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ERIC Number: ED276670
Record Type: RIE
Publication Date: 1986-Nov-14
Pages: 20
Abstractor: N/A
Reference Count: 0
Ethnographic Scholarship and Social Education.
Palonsky, Stuart B.
Ethnographers find themselves among a family of researchers referred to as naturalists. This rather diverse family conducts research described by turns as qualitative, participant observational, case study, symbolic interactionist, phenomenological, constructivist, and interpretive. The focus of the ethnographer's inquiry is on the mundane, everyday practices of people. Social studies and ethnographic research would seem to go together naturally. What may be surprising is that social studies educators appear to be less willing than others in education to use field research techniques. In 1973, Shaver and Larkins argued that most of the research in social studies was being conducted by graduate students. There may be several reasons for the paucity of ethnographic studies of social studies classes or social studies teaching. Among these reasons are: (1) There is a disconcerting narrowness of scope in ethnographic design. (2) The research methodologies require a difficult, time-consuming set of procedures which, if not adhered to, lead to research of questionable value, and leave the researcher time for very little else. (3) Although classroom ethnographies provide rich descriptions, they present only a thin slice of school culture. (4) Host schools are entitled to protection, but pseudonyms and disguises cannot mask the school and those who earn a livelihood there from anyone who knew about the enterprise. (BZ)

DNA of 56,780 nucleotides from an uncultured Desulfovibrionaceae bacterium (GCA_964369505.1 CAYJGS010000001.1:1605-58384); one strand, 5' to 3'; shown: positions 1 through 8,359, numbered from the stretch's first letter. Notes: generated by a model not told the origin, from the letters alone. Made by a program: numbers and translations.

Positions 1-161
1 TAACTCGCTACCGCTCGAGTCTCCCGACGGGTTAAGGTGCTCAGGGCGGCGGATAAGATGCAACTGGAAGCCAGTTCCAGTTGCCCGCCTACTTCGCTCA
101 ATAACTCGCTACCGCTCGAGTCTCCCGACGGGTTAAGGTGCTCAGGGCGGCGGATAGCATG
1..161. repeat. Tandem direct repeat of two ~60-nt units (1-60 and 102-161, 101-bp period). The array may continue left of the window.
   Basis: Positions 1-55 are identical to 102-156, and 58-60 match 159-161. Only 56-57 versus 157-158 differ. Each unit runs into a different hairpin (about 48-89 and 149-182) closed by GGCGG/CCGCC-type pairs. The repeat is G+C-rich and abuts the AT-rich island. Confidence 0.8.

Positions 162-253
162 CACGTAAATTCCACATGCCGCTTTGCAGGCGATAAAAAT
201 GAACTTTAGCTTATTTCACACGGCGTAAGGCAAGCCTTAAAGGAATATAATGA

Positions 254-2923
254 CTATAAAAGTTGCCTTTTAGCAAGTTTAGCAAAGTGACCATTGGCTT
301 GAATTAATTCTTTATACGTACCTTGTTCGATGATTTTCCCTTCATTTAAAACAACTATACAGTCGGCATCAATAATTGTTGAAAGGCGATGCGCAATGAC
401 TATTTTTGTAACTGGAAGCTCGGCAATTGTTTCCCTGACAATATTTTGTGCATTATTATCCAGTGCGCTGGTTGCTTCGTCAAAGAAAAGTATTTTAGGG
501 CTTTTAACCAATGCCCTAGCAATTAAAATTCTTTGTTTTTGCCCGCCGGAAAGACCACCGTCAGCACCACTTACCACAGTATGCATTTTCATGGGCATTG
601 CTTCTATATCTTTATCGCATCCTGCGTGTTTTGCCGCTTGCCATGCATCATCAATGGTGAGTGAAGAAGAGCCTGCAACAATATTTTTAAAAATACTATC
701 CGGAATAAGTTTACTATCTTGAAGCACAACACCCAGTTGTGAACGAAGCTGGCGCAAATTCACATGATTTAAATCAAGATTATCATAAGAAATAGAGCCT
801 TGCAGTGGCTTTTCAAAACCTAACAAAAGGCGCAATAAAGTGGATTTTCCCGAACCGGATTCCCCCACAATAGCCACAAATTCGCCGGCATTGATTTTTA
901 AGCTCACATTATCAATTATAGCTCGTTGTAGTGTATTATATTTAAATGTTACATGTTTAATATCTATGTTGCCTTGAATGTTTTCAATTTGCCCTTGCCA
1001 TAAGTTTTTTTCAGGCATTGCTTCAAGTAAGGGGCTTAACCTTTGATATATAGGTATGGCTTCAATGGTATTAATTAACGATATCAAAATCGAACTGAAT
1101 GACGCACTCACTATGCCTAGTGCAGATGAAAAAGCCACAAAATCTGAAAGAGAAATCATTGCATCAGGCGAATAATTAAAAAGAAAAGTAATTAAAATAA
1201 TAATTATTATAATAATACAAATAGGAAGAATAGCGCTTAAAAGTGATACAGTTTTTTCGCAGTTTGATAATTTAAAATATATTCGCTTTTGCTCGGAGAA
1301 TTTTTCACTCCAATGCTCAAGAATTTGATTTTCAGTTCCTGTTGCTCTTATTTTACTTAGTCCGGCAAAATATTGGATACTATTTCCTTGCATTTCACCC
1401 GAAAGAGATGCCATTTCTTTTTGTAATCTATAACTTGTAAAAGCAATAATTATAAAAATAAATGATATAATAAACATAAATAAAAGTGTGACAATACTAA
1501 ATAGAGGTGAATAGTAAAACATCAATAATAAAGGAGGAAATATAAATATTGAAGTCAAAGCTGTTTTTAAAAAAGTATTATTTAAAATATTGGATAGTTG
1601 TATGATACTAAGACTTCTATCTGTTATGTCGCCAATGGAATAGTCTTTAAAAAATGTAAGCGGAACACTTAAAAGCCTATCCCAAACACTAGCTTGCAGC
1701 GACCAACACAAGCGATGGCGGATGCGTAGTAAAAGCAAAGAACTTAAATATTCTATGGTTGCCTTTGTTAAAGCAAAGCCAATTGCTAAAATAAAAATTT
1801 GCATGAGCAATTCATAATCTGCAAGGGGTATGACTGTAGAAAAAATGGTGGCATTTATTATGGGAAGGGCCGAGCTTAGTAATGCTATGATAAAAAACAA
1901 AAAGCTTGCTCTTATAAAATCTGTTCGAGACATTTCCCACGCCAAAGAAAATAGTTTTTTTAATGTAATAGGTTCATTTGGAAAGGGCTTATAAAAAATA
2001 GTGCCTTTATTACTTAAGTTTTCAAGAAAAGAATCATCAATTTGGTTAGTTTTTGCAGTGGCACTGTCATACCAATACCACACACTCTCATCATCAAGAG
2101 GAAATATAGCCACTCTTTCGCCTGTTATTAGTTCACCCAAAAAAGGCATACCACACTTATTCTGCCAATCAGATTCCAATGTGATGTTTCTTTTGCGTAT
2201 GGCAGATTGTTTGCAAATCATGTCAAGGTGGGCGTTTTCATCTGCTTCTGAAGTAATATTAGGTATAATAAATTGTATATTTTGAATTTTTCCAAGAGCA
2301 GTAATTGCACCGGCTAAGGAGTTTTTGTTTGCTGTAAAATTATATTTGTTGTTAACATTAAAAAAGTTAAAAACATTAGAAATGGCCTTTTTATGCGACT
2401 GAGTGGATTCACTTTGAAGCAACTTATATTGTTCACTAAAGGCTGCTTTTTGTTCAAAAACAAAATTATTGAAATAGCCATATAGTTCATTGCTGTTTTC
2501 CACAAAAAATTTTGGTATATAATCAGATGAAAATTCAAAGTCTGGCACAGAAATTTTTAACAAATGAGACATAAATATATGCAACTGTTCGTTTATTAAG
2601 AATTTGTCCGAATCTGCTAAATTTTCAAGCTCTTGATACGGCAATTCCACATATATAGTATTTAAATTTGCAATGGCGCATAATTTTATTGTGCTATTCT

Publication Type: Opinion Papers; Speeches/Meeting Papers
Education Level: N/A
Audience: Researchers; Teachers; Practitioners
Language: English
Sponsor: N/A
Authoring Institution: N/A
Note: Paper presented at the Annual Meeting of the College and University Faculty Assembly, National Council for the Social Studies (New York, November 14, 1984).